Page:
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    Fried Chicken History

    Fried Chicken History

    Fried chicken is one of the most universal meals around. Almost everybody loves it. In the United States, the style of battering and frying chicken has become ubiquitous, but there’s many separate approaches to cooking this precious delicious meal around the globe. Here’s some of the history of fried chicken, prepared by the experts at Texas Chicken & Burger.  

    7,500-5,00 BCE

    People in Southeast Asia first domesticated the wild ancestors of today’s chicken. It’s debated whether they first ended up eating them right away, as some people theorize that since chicken’s called daybreak, that they were revered as divine. However, fried chicken started appearing on royal tables in China, West Africa, and the Middle East - often as a twice-cooked approach that braised chickens after quickly frying them.  


    This was the advent of the American style of frying chicken. The first recipe for American style fried chicken appeared in Hannah Glasse’s ‘The Art of Cookery Made Plain and Easy’ in the year 1747. The recipe called for floured chicken to be fried in lard. Soon, American Southerners started their standard techniques of frying chicken with similar recipes.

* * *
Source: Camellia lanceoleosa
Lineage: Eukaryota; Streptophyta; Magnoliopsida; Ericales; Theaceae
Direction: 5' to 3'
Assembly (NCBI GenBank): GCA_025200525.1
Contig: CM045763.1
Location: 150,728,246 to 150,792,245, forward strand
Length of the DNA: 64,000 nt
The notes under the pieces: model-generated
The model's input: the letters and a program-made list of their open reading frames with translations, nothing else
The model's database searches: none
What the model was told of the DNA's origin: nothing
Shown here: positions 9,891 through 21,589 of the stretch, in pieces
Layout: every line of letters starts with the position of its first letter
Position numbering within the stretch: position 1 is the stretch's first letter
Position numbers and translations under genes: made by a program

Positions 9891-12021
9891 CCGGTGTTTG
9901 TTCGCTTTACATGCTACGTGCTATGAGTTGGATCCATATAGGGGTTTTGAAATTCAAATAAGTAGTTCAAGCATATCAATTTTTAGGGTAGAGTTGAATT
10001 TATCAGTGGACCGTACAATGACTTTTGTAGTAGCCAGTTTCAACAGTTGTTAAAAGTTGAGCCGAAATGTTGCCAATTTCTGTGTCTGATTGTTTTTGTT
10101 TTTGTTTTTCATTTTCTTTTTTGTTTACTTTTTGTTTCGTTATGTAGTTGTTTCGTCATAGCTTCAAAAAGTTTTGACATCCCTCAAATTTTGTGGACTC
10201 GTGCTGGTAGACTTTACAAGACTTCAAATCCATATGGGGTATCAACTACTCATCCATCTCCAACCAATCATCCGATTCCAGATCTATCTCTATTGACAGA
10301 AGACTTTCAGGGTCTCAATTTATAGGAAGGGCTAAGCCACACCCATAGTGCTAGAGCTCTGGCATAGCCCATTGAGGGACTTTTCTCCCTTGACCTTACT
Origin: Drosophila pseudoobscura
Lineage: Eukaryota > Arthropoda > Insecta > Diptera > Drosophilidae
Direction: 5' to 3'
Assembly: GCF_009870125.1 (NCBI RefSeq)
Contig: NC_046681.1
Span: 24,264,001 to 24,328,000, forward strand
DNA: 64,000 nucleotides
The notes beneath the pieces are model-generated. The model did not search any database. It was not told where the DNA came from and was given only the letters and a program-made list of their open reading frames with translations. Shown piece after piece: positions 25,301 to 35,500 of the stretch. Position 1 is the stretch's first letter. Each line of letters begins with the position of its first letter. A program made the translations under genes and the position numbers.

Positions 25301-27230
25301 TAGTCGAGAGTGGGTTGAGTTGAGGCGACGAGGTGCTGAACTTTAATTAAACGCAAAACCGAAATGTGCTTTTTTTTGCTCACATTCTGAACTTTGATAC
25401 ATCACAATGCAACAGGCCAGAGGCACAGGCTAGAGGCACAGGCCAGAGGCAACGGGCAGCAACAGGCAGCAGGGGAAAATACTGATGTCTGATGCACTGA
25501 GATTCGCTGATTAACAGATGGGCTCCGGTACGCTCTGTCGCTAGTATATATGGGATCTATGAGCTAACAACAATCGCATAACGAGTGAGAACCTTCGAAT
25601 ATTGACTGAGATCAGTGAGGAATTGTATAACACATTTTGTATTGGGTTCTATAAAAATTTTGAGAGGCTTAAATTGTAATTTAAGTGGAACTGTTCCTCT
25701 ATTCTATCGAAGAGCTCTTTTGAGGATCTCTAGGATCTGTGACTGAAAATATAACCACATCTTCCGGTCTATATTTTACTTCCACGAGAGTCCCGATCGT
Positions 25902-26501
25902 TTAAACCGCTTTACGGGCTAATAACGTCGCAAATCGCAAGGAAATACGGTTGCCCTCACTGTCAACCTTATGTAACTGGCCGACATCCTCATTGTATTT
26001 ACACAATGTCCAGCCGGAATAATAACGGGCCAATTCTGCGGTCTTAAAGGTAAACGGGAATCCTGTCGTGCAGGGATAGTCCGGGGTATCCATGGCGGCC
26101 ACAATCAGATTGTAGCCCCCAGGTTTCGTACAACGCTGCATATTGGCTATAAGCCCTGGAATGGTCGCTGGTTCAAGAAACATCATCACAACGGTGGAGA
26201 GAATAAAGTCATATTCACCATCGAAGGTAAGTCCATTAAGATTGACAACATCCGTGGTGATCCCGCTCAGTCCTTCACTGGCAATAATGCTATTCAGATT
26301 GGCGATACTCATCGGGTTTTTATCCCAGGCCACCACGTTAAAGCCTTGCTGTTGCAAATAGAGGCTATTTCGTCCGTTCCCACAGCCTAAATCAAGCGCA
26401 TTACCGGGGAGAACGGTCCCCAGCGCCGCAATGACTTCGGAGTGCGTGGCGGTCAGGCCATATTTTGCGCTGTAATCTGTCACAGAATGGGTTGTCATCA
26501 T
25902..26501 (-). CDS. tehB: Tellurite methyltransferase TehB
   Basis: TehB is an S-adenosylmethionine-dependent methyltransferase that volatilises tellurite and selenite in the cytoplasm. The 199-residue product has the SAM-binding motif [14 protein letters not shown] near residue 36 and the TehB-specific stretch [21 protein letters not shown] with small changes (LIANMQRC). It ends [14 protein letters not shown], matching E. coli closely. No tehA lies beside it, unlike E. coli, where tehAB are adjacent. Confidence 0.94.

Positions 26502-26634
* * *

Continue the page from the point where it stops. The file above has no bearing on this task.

This was the advent of fast food fried chicken. It changed from being a Sunday, after church specialty, to being a food available every day. Many fast food entrepreneurs started brainstorming for ways to cook massive amounts of fried chicken quickly while keeping it hot and crunchy enough to always be available on demand for customers. This was the start of Kentucky Fried Chicken, the Chicken Shack, Bojangle’s, Chick-fil-A, Church’s, and Popeyes - transforming American style fried chicken to not only a national, but international dish.  


    American style fried chicken started being crafted with more of an eye for artisanal preparation and fresh ingredients. Not only do higher quality casual dining depots start serving the dish, but even fancy restaurants try their hand at it, creating unique spins on the dish. Chicken begins to get fried in champagne, or combined with secret barbecue sauce recipes. Tons of international style fried chicken places start opening American restaurants where visitors can sample Guatemalan, Japanese, or Korean style fried chicken in tons of marinated, saturated, and extra crispy varieties. If this article hasn’t gotten you hungry, something might be wrong with you! And if it did, head on down to Texas Chicken & Burgers for the best fried chicken of your entire life!

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